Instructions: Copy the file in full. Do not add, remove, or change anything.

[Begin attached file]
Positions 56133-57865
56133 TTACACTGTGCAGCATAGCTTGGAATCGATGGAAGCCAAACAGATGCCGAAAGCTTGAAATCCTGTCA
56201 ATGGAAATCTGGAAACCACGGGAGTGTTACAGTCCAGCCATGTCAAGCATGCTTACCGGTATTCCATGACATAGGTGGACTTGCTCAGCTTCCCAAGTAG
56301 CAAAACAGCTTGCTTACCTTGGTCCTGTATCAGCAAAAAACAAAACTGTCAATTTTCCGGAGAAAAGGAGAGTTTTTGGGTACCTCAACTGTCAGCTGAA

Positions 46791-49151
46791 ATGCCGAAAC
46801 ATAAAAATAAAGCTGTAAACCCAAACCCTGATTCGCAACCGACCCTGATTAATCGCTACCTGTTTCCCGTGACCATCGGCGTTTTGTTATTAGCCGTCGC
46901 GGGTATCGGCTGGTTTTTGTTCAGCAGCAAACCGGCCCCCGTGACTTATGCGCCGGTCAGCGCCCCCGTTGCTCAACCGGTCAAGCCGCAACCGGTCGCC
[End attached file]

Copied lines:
Positions 56133-57865
56133 TTACACTGTGCAGCATAGCTTGGAATCGATGGAAGCCAAACAGATGCCGAAAGCTTGAAATCCTGTCA
56201 ATGGAAATCTGGAAACCACGGGAGTGTTACAGTCCAGCCATGTCAAGCATGCTTACCGGTATTCCATGACATAGGTGGACTTGCTCAGCTTCCCAAGTAG
56301 CAAAACAGCTTGCTTACCTTGGTCCTGTATCAGCAAAAAACAAAACTGTCAATTTTCCGGAGAAAAGGAGAGTTTTTGGGTACCTCAACTGTCAGCTGAA

Positions 46791-49151
46791 ATGCCGAAAC
46801 ATAAAAATAAAGCTGTAAACCCAAACCCTGATTCGCAACCGACCCTGATTAATCGCTACCTGTTTCCCGTGACCATCGGCGTTTTGTTATTAGCCGTCGC
46901 GGGTATCGGCTGGTTTTTGTTCAGCAGCAAACCGGCCCCCGTGACTTATGCGCCGGTCAGCGCCCCCGTTGCTCAACCGGTCAAGCCGCAACCGGTCGCC